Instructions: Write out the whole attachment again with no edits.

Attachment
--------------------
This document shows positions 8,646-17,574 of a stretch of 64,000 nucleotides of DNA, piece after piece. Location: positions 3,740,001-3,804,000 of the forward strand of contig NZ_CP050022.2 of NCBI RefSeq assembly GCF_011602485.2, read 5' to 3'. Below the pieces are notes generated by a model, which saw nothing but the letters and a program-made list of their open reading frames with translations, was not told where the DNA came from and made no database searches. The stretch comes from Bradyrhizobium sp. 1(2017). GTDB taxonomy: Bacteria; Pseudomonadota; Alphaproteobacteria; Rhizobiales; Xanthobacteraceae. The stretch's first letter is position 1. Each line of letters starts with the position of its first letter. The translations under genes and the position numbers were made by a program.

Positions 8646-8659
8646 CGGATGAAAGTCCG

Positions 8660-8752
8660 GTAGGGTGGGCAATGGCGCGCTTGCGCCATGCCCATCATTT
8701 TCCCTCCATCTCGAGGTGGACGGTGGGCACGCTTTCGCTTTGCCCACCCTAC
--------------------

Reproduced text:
This document shows positions 8,646-17,574 of a stretch of 64,000 nucleotides of DNA, piece after piece. Location: positions 3,740,001-3,804,000 of the forward strand of contig NZ_CP050022.2 of NCBI RefSeq assembly GCF_011602485.2, read 5' to 3'. Below the pieces are notes generated by a model, which saw nothing but the letters and a program-made list of their open reading frames with translations, was not told where the DNA came from and made no database searches. The stretch comes from Bradyrhizobium sp. 1(2017). GTDB taxonomy: Bacteria; Pseudomonadota; Alphaproteobacteria; Rhizobiales; Xanthobacteraceae. The stretch's first letter is position 1. Each line of letters starts with the position of its first letter. The translations under genes and the position numbers were made by a program.

Positions 8646-8659
8646 CGGATGAAAGTCCG

Positions 8660-8752
8660 GTAGGGTGGGCAATGGCGCGCTTGCGCCATGCCCATCATTT
8701 TCCCTCCATCTCGAGGTGGACGGTGGGCACGCTTTCGCTTTGCCCACCCTAC